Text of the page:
Zinc and Infectious Diseases

Numerous animal studies indicate that Zn deficiency decreases resistance to a range of bacterial, viral, fungal and parasitic pathogens (for a review, see Shankar and Prasad, 1998), probably because of the immune impairments induced by the deficiency. Thus, the enhancing effect upon the immune response of providing Zn should translate into improved host defence and increased resistance to pathogens. However, most microorganisms require Zn for basic cellular processes (e.g. replication) and, during the acute-phase response, Zn is redistributed from the plasma to the liver and to lymphocytes (see Shankar and Prasad, 1998). It has been suggested that this is an adaptive response intended to deprive invading pathogens of Zn, facilitate immune function and prevent free-radical damage to cells. However, plasma Zn levels resulting from the acute-phase response remain generally well above the levels at which the growth of most pathogens is affected. The balance between Zn availability for host immunity and for the invading pathogen is affected by multiple factors. It appears, however, that in most cases any benefit to the pathogen of Zn availability is well compensated by the concomitant improvement in host immune function.

A number of studies have demonstrated the benefits of Zn supplementation in regard to infectious diseases in human populations (for a review, see Shankar and Prasad, 1998). Controlled trials of Zn supplementation demonstrated a reduction in the incidence and duration of acute and chronic diarrhoea by 25-30%, and in the incidence of pneumonia by up to 50% (Castillo-Duran et al., 1987; Sazawal et al., 1995, 1996, 1998; Ninh et al., 1996; Rosado et al., 1997; Roy et al., 1997, 1999; Ruel et al., 1997). Some studies implied that Zn may reduce clinical disease caused by Plasmodium falciparum (Gibson et al., 1991; Bates et al., 1993), and it has been demonstrated in a controlled trial carried out in Papua New Guinea that Zn supplements could reduce health-centre attendance attributable to malaria by over 35% (Shankar et al., 1998). Decreased Schistosoma mansoni egg counts were observed among children given Zn supplements versus those given a placebo (Friis et al., 1997). Humans suffering from AE also suffer fewer infections when given supranormal levels of Zn, and plasma Zn levels are substantially lower in patients with diffuse leproma-tous leprosy compared with those with the more limited bacillary form (for references, see Shankar and Prasad, 1998). Zn deficiency is frequently seen in patients with human immunodeficiency virus (HIV), and disease progression is accompanied by decreased serum Zn levels and depressed lymphocyte mito-genic responses (Pifer et al., 1987; Falutz et al., 1988; Wang et al., 1994). These changes are partially reversible by Zn supplementation.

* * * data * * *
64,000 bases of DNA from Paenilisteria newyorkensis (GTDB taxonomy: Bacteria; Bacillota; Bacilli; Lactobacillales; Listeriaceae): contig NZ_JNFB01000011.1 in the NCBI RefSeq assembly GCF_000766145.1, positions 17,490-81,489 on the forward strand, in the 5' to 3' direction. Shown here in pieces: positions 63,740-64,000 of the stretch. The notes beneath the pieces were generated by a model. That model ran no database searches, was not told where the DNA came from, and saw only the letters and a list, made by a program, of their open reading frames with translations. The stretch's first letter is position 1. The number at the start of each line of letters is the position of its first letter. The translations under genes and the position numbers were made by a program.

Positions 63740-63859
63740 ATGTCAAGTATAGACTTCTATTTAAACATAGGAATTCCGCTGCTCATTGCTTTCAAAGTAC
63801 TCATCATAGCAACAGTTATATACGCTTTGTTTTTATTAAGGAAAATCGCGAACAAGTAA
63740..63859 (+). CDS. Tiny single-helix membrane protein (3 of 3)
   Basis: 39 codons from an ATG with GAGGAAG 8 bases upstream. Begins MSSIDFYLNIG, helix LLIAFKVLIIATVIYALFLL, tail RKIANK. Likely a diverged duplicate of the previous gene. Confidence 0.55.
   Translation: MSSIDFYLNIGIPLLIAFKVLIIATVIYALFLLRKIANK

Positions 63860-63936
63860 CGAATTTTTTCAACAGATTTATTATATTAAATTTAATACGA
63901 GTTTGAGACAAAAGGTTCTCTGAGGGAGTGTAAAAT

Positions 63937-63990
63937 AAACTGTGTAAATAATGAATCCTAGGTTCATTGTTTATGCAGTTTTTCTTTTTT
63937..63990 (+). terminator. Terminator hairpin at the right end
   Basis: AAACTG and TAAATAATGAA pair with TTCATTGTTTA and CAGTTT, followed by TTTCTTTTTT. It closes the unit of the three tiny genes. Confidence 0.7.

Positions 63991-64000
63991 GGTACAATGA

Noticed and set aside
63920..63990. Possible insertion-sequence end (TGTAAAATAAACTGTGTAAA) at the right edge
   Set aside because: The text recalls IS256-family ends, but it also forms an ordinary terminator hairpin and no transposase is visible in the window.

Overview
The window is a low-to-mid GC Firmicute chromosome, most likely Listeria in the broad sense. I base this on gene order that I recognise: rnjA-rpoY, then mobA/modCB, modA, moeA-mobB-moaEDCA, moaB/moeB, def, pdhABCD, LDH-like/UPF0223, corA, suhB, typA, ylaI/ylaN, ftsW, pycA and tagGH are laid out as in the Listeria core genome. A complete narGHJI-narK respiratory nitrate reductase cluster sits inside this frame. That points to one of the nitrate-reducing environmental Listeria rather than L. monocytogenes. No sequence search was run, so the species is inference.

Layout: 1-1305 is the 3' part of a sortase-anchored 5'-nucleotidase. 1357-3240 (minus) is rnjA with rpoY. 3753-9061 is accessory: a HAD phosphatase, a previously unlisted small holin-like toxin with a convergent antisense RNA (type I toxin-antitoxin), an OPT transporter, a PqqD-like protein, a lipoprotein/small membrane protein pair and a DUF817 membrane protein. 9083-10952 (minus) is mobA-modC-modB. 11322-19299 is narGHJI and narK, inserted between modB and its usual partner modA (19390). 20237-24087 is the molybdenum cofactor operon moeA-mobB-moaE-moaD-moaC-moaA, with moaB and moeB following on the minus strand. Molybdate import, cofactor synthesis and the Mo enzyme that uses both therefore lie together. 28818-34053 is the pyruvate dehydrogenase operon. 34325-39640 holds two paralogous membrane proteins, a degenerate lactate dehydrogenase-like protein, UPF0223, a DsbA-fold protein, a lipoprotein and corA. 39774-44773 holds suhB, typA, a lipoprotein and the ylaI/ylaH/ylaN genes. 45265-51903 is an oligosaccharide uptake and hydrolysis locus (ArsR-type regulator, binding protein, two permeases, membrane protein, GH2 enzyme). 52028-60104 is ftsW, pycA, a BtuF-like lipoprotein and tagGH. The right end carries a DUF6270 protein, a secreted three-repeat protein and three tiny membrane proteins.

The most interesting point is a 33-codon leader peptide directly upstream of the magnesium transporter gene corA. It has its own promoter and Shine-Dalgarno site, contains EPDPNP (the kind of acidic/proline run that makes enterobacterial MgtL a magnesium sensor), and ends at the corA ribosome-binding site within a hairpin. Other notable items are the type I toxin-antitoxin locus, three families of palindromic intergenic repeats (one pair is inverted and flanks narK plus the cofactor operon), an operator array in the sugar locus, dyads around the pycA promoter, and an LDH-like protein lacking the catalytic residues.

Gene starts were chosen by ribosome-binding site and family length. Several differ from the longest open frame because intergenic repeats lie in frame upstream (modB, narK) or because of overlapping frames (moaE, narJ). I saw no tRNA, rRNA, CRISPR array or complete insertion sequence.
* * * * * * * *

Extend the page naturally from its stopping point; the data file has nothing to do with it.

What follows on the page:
The role of Zn in preventing and treating the common cold has been discussed for many years. It appears that Zn is effective in reducing the severity of cold symptoms. For example, in a recent placebo-controlled study, 12.8 mg of Zn was administered in lozenges to a group of subjects every 2 to 3 h while awake within 24 h of developing symptoms of the common cold (Prasad et al., 2000). In the Zn-treated group, the duration and severity of cold symptoms were decreased approximately 50% in comparison with the placebo group.

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